Like a spirit from beyond the grave, bankrupt Sharper Image Corp. is back and searching for its former gift card holders. But this is a benevolent ghost: Its mission is to start the process of finding and reimbursing them. Sharper Image, which now goes by the name of TSIC Inc., wants to spend $60,000 in marketing costs to locate its gift card holders, and will ask a Delaware bankruptcy court to give its blessing, according to a Wall Street Journal report.
In a hearing set for May 17, TSIC is also expected to ask the judge to approve a proposal to reimburse the holders for the value of their Sharper Image gift cards, up to $2,245 for each card, the article notes. Of course, as is the case with most bankruptcies, senior debt holders and creditors are at the head of the line among those seeking repayment from TSIC. But whatever funds remain after they get their share could be disbursed among gift card holders.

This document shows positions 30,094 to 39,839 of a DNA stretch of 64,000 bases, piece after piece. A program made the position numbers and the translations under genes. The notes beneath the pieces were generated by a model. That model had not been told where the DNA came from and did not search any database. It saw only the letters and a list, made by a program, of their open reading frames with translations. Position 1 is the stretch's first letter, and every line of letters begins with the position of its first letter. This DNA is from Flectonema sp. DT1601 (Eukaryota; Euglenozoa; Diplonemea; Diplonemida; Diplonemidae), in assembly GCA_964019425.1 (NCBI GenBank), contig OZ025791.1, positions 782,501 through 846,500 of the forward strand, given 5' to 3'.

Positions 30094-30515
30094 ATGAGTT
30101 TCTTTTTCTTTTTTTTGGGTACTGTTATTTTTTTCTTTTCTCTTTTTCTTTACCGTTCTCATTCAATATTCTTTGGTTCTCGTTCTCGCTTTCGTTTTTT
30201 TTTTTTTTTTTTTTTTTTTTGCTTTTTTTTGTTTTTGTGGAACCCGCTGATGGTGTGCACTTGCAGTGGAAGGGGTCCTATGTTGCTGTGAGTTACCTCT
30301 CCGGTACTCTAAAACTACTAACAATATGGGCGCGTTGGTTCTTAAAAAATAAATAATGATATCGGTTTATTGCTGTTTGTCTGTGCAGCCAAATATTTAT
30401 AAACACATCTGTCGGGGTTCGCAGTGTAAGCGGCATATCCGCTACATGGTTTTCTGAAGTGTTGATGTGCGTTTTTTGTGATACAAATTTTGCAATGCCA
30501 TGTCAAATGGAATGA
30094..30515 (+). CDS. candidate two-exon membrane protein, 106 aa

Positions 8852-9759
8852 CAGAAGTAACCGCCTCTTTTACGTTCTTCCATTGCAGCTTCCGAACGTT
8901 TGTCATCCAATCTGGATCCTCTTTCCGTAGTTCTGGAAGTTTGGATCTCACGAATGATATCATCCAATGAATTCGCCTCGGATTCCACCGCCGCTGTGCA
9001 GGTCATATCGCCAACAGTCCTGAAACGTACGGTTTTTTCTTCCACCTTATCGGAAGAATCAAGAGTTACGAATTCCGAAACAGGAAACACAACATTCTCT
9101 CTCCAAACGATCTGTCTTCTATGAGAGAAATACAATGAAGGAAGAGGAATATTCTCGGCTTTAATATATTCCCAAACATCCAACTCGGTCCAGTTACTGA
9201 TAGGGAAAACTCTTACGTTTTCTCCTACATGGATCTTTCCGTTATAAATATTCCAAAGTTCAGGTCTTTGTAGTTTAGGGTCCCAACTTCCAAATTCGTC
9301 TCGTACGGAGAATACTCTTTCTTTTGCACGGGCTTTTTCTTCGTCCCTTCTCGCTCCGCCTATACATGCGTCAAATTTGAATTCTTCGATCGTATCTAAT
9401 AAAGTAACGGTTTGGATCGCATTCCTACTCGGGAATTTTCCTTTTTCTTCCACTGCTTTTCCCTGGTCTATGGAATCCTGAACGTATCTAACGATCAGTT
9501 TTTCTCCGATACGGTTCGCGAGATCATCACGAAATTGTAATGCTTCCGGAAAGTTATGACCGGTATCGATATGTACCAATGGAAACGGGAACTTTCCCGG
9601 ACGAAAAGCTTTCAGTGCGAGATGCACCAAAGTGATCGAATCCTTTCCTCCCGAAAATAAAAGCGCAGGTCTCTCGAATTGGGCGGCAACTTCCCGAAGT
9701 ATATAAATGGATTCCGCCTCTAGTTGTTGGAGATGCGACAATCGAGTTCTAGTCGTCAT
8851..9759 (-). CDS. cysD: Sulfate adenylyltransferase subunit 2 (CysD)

The former electronics and gadgets retailer, which filed for bankruptcy in 2008, is now on the hook to recognize the gift card holders as bankruptcy creditors, after one of them filed a lawsuit in that same year asking all Sharper Image gift card holders be given that status, the Wall Street Journal reports. At the time of Sharper Image's bankruptcy filing, the value of unredeemed gift cards was estimated to be around $20 million. The plaintiff won that suit, and all Sharper Image gift card holders will have the chance to collect.
Those gift card holders were particularly riled up because a month after the company filed for bankruptcy, it said it would accept its gift cards, providing customers spent double the value of the card in order to redeem it. Then, several months later, it stopped honoring the cards altogether -- hence the lawsuit.
Although Sharper Image was sold to a consortium of investors in 2008 for $49 million, its brand continues to be licensed.
For anyone looking to collect on an old Sharper Image gift card, the best shot is to submit a photocopy of the card to the bankruptcy court. The second-choice option is to submit an "affirmation" letter that they had one if they can't locate the actual plastic, the Journal article says.
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